Macbeth vs. Lord of the Flies

Macbeth vs. Lord of the Flies

In the play “Macbeth” and the unique Lord of the Flies, the possibility of power and the corruptive nature that it has on man affects his relationship to power. Power is specified as, “the ability or capability to exercise control; authority.” This authority ultimately leads to the unveiling of the characters’ real character. In Shakespeare’s “Macbeth” and William Golding’s, Lord of the Flies, Macbeth and Jack are utilized to depict the upsetting fact that power corrupts all those who seek it.

In “Macbeth”, Macbeth’s tragic flaw of aspiration, as well as ethical weakness and selective understanding, are slowly revealed through his consistent ascension to power and subsequent descent into madness and paranoia. In Lord of the Flies, Jack’s subordinate position develops unrest on the island and causes a disruption in the balance of power. Power and the lack of it, triggers the two men to initiate unfair and autocratic administrations that displace the natural order. Mainly, the vital connection between the play “Macbeth” and the novel Lord of the Flies is that the goal for power damages the individuals who choose to pursue it.

Early in “Macbeth,” the protagonist is greeted by the three witches in the business of Banquo, a fellow thane. At this moment in the play, Macbeth is a viewed as a valiant leader with Herculean strength and will. The witches salute the arrival of Macbeth with “All hail, Macbeth! Hail to thee, Thane of Glamis! Thane of Cawdor! And king hereafter.” Macbeth, confused with the barrage of titles later on asks, “With such prophetic greeting. Speak, I charge you.” (1. 3 50-81) Regrettably, at this moment, the witch’s vanish.

At this moment in the play, it is challenging to see the intent of the witch’s, but it is clear that their welcoming stirs up Macbeth’s terrible defect of aspiration and provoke his desire for power. They succeed in their intentions, as Macbeth kills his king and assumes the throne, therefore satisfying the witch’s prophesies. Therefore, Macbeth’s own ambition for power triggers him to be controlled by the witch’s into killing his just king, and blinds him from his unavoidable and unforeseen death. This series of occasions works with the axiom that power damages those who seek it.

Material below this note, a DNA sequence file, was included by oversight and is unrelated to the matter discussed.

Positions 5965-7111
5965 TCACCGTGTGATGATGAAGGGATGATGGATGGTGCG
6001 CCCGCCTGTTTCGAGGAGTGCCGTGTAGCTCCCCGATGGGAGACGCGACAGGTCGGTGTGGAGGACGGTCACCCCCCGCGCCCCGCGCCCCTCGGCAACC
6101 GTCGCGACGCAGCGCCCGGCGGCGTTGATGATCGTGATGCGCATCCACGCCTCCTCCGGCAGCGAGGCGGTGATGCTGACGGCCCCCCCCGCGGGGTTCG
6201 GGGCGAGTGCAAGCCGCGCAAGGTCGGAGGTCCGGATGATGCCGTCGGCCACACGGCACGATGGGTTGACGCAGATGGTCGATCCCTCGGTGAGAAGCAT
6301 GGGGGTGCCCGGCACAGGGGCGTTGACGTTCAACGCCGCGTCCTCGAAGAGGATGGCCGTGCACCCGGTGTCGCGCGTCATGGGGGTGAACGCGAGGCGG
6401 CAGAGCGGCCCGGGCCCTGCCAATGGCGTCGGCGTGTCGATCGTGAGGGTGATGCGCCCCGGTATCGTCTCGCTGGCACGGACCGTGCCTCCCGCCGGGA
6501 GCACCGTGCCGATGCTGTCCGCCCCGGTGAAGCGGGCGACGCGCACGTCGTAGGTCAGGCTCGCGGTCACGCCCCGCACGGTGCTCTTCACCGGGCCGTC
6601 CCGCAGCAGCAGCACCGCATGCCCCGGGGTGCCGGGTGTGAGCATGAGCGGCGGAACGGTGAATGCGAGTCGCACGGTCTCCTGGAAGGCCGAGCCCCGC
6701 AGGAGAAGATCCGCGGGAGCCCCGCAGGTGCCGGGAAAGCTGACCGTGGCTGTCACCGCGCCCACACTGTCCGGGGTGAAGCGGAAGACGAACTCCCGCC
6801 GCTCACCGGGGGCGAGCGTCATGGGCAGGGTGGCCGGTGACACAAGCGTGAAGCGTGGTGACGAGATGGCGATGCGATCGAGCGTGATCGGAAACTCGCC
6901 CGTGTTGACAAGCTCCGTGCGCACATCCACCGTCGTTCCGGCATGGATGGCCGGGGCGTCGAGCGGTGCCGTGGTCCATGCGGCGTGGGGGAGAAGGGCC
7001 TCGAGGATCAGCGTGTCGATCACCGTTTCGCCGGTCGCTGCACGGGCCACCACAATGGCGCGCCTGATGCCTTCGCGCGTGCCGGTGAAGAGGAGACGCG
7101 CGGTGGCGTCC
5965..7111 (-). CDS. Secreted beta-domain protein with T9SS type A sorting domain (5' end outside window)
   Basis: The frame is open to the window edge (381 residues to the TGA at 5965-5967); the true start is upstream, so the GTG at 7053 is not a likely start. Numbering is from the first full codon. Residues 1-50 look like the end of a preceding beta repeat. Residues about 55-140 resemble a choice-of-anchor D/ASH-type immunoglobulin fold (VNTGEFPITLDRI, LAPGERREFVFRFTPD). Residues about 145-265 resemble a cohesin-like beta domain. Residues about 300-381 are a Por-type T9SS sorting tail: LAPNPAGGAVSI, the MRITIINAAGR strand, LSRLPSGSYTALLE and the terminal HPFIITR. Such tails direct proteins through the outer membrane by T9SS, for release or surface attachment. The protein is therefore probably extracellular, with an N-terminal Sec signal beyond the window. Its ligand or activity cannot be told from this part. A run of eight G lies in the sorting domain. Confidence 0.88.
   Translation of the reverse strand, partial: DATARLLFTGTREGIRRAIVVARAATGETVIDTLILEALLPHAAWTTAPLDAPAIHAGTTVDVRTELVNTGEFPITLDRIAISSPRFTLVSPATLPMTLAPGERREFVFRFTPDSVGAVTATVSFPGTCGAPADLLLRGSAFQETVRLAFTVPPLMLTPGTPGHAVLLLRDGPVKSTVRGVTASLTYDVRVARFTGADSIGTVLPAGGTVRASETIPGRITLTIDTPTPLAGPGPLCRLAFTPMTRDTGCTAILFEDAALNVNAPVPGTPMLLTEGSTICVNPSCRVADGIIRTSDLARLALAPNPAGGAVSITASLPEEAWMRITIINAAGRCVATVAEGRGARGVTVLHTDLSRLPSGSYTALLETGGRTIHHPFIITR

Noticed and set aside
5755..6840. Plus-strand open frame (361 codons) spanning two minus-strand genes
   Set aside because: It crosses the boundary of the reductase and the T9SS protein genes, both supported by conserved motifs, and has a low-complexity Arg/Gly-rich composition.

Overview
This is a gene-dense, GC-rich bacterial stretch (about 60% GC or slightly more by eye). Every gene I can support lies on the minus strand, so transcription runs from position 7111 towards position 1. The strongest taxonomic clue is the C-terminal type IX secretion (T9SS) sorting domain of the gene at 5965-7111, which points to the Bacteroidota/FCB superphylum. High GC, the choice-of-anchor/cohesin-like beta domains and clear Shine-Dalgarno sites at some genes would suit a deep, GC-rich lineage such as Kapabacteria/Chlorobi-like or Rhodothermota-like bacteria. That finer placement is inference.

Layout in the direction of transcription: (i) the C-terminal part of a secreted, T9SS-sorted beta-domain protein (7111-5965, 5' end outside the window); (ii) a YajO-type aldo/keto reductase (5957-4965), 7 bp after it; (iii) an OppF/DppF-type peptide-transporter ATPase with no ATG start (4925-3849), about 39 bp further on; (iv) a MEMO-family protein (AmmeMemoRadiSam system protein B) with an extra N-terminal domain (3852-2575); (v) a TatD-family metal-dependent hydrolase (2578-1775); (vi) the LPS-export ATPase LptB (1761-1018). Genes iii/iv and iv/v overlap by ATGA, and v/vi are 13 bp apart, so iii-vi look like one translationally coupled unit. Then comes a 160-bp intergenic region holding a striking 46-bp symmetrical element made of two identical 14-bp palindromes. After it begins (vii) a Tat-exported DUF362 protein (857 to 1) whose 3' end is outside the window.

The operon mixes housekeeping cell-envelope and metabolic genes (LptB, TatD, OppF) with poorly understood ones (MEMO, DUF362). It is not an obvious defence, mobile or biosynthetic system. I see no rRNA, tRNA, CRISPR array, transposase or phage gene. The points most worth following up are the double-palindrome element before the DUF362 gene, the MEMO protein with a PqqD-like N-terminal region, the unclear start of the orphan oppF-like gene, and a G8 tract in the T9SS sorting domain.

Macbeth is not the only one who ends up being damaged in the mission for power. In Lord of the Flies, the subordinate position to Ralph that Jack is elected to is insufficient for him. “Every hand outside the choir other than Piggy’s was raised [for Ralph] right away. Then Piggy, too, raised his hand grudgingly into the air” (Golding 22-23). This election was a major blow to Jack’s high self-confidence. He felt that the “natural order” had actually betrayed in favor of Ralph. Jack felt it was his responsibility to lead as he had actually led the choir boys prior to the island.

This is where Jack starts to become corrupted by the absence of power and mad in his quest for it. As the days passed, and Jack ended up being more determined and maniacal in his look for power, Jack gradually forgot the objective, to leave the island. He sub-consciously influenced the other children to divert their attention from being rescued, and their other prescribed tasks to searching. When the idea of the beastie began to be presented by the children, Jack enhanced that accomplishment and kept it lively by invoking false images to scare the kids.